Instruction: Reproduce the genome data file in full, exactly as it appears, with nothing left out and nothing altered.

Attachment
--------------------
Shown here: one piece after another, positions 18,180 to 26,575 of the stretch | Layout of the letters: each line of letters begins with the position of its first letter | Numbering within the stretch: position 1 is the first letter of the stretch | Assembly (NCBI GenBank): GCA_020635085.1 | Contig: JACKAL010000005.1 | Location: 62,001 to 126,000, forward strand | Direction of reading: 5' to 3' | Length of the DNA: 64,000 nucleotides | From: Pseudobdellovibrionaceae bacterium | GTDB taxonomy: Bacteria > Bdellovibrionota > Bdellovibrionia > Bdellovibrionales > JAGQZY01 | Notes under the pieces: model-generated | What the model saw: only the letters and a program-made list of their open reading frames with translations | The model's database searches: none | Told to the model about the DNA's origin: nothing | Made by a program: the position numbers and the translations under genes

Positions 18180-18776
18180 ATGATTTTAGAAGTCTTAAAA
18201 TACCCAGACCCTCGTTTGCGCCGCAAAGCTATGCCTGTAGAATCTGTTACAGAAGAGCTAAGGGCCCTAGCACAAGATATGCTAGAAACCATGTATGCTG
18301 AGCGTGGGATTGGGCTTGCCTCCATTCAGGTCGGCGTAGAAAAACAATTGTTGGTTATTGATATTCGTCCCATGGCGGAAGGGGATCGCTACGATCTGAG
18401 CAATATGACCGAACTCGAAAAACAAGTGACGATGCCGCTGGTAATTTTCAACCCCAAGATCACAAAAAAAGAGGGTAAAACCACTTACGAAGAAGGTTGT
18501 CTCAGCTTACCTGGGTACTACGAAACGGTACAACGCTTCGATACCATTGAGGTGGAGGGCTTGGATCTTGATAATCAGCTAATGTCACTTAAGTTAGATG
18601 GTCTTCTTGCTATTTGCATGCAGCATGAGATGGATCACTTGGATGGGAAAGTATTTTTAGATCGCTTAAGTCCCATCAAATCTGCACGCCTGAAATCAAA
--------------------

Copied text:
Shown here: one piece after another, positions 18,180 to 26,575 of the stretch | Layout of the letters: each line of letters begins with the position of its first letter | Numbering within the stretch: position 1 is the first letter of the stretch | Assembly (NCBI GenBank): GCA_020635085.1 | Contig: JACKAL010000005.1 | Location: 62,001 to 126,000, forward strand | Direction of reading: 5' to 3' | Length of the DNA: 64,000 nucleotides | From: Pseudobdellovibrionaceae bacterium | GTDB taxonomy: Bacteria > Bdellovibrionota > Bdellovibrionia > Bdellovibrionales > JAGQZY01 | Notes under the pieces: model-generated | What the model saw: only the letters and a program-made list of their open reading frames with translations | The model's database searches: none | Told to the model about the DNA's origin: nothing | Made by a program: the position numbers and the translations under genes

Positions 18180-18776
18180 ATGATTTTAGAAGTCTTAAAA
18201 TACCCAGACCCTCGTTTGCGCCGCAAAGCTATGCCTGTAGAATCTGTTACAGAAGAGCTAAGGGCCCTAGCACAAGATATGCTAGAAACCATGTATGCTG
18301 AGCGTGGGATTGGGCTTGCCTCCATTCAGGTCGGCGTAGAAAAACAATTGTTGGTTATTGATATTCGTCCCATGGCGGAAGGGGATCGCTACGATCTGAG
18401 CAATATGACCGAACTCGAAAAACAAGTGACGATGCCGCTGGTAATTTTCAACCCCAAGATCACAAAAAAAGAGGGTAAAACCACTTACGAAGAAGGTTGT
18501 CTCAGCTTACCTGGGTACTACGAAACGGTACAACGCTTCGATACCATTGAGGTGGAGGGCTTGGATCTTGATAATCAGCTAATGTCACTTAAGTTAGATG
18601 GTCTTCTTGCTATTTGCATGCAGCATGAGATGGATCACTTGGATGGGAAAGTATTTTTAGATCGCTTAAGTCCCATCAAATCTGCACGCCTGAAATCAAA